Pests and Diseases

Chinese mustard has relatively high resistance to pests and diseases compared to other cole crops, such as cabbage and cauliflower (Cornell 2006). However, there are still several pests that might cause deleterious effects to the crop. Therefore, an integrated pest management approach is critical to successful Chinese mustard production. For chemical control recommendations, please see Chapter 6. Cole Crop Production in the Vegetable Production Handbook of Florida (available at https://edis.ifas.ufl.edu/cv122).

For overarching pest and disease control, remove infected plants immediately to prevent spread (Smith 2007). Also, floating row covers can help minimize early-season infestation (Cornell 2006). Chinese mustard is host to pests including aphids (Aphis spp.), flea beetles (Altica spp.), and whiteflies (Aleyrodidae spp.) (Anderson 2011, Cornell 2006). Intercropping with alyssum (Lobularia maritima (L.) Desv.) effectively controls aphid and whitefly populations in other cole crops such as broccoli (Brassica oleracea L. var. italica Plenck) (Brennan 2016) and collard greens (Brassica oleracea L. var. acephala) (Ribeiro and Gontijo 2017) by attracting hoverflies, a natural aphid predator, and coccinellids, a natural whitefly predator. Botanical extracts of Zingiber officinale at 25% w/v has been shown to reduce incidence of flea beetle damage in cole crops such as cabbage (Brassica oleracea L. var. sabauda) (Foluke 2017). Several cabbage worms, such as imported cabbageworms (Pieris rapae L.), cabbage loopers (Trichoplusia ni Hübner), and diamondback moth worms (Plutella xylostella L.), can also pose a threat to the plant by attacking the leaves (UIUC Extension 2020). Bioinsecticides utilizing the entomopathogenic fungi Beauveria bassiana have been shown to control cabbageworm populations in cabbage (Garcia-Gutierrez et al. 2009).

Chinese mustard may be susceptible to diseases, particularly downy mildew (Hyaloperonospora parasitica (Pers.) Constant), which results in a misshapen leaf with yellow blotches (Smith 2007, UIUC Extension 2020). Seed treatment and later foliar spray of Allium sativum bulb extract at 1% w/v may reduce the severity and incidence of downy mildew, Alternaria leaf blight (Alternaria brassicae (Berk.) Sacc.), white rust (Albugo candida (Pers. Ex Lev.) Kuntze), Sclerotinia rot (Sclerotinia sclerotiorum (Lib.) de Bary), and powdery mildew (Erysiphe cruciferarum Opiz ex L. Junell) on Chinese mustard (Meena et al. 2013).

Harvest and Storage

Chinese mustard grows fast, and recommended varieties such as 'South Giant Curled', and 'Florida Broad Leaf' usually reach harvest maturity 45 to 50 days after planting (Cornell 2006). This crop can be harvested by either cutting the entire plant or picking off the fully expanded leaves (Anderson 2011, MSU Extension 2020, UIUC Extension 2020). For successive harvesting, cutting off only the plant crowns allows plants to regrow for a second harvest (MSU Extension 2020). While harvesting, avoid unmarketable dead, yellowing, and overmatured leaves (UIUC Extension 2020). Because cloudy weather might decrease leaf vitamin C and mineral nutrients, it is recommended to harvest the plant during the period of high light intensity within a short time period (Makus and Lester 2004). Fresh Chinese mustard can be stored in the refrigerator for three days when put in plastic bags (UIUC Extension 2020). Plants may be stored up to five days if leaves are wrapped in moist paper towels (UIUC Extension 2020). Chinese mustard can stay fresh for 12 days if stored in vacuum bags at temperatures of 34°F–38°F but will quickly decay if temperature rises above 59°F (Bracy 1990).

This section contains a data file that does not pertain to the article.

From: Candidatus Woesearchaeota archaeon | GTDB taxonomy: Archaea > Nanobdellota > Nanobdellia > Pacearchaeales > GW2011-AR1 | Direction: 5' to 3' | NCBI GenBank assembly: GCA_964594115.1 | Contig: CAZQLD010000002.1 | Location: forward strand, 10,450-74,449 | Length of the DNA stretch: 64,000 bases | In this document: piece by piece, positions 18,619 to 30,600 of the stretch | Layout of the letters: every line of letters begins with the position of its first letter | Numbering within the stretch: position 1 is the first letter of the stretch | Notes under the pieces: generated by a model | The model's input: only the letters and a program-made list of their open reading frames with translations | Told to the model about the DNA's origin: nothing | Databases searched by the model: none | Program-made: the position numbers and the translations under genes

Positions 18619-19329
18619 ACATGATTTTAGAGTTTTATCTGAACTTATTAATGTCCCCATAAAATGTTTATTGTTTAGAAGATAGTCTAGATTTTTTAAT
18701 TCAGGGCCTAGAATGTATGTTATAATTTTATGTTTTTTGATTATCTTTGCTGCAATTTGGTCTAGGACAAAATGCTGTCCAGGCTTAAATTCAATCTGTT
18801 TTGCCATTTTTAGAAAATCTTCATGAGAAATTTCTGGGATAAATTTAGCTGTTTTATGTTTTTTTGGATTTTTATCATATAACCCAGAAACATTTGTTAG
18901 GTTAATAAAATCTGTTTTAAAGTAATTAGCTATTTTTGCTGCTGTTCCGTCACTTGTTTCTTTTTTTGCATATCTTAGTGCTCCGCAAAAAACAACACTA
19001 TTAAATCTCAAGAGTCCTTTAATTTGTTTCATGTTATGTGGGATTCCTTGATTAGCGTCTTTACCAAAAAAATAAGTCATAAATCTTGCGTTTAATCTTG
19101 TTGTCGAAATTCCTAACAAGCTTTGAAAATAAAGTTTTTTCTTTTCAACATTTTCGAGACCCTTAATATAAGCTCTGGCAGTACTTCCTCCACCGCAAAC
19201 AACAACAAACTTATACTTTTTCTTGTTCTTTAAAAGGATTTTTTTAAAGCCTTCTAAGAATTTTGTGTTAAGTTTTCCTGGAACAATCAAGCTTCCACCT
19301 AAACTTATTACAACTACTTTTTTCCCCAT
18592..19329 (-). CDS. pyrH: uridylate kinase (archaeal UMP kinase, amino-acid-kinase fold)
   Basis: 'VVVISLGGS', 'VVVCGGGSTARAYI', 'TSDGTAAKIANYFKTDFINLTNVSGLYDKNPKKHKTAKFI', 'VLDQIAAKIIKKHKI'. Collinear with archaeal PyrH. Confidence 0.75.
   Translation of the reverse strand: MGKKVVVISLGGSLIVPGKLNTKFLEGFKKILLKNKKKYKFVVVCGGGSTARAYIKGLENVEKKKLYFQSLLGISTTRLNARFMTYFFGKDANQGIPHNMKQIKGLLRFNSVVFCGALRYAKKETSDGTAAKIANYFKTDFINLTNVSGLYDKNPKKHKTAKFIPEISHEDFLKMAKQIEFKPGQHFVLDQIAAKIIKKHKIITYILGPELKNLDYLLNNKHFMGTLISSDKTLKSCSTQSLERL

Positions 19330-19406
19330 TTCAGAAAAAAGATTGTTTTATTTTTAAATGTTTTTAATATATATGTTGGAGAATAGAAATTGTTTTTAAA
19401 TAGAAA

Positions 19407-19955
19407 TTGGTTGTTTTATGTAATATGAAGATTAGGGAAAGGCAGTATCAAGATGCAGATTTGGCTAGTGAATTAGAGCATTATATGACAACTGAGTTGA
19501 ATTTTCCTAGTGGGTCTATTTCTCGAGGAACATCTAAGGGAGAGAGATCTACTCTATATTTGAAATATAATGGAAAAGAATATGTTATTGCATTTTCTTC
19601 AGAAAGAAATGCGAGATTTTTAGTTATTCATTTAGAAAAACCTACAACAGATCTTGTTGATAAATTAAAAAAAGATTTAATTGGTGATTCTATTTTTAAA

Uses

Chinese mustard leaves can be either eaten raw, in salad mixes, stir-fried, or braised with ham, pork, or turkey (Purdue 2020, UIUC Extension 2020) (Figure 4). This vegetable is nutritious and rich in vitamins (e.g., vitamins A, C, and K), carotene, and minerals (e.g., Ca and K) (Table 2) (UIUC Extension 2020). Chinese mustard can also be cultivated as an oil-yielding crop; its seeds contain 30% to 45% oil and are a primary source for canola oil (CABI 2019, Purdue 2020).

Figure 4. Chinese mustard (Brassica juncea (L.) Czern) and finely chopped ginger root served in soup (left), in salad mixes (middle), and stir-fried with oil (right).
Figure 4.  Chinese mustard (Brassica juncea (L.) Czern) and finely chopped ginger root served in soup (left), in salad mixes (middle), and stir-fried with oil (right).
Credit: Guodong Liu, UF/IFAS

Because Chinese mustard is a good source of antioxidants such as beta carotene and vitamin C (Table 2), consumption may help protect against free radicals and oxidative-related diseases (Frazie et al. 2017, Lin and Harnly 2010, Pham-Huy et al. 2008). Also, Chinese mustard might be good for the immune system due to high vitamin A and C concentrations (Carr and Maggini 2017, Huang et al. 2018). Being rich in vitamin K makes this vegetable good for bone health as well (DiNicolantonio et al. 2015). Chinese mustard is beneficial for heart and eye health due to the presence of flavonoids, beta carotene (Ciccone et al. 2013, Rees et al. 2018), lutein, and zeaxanthin (Buscemi et al. 2018, Jia et al. 2017). In addition, this plant contains glucosinolates, which are effective in the treatment of microbial infection and fighting against cancer (Becker and Juvik 2016, Frazie et al. 2017, Melrose 2019) (Table 2).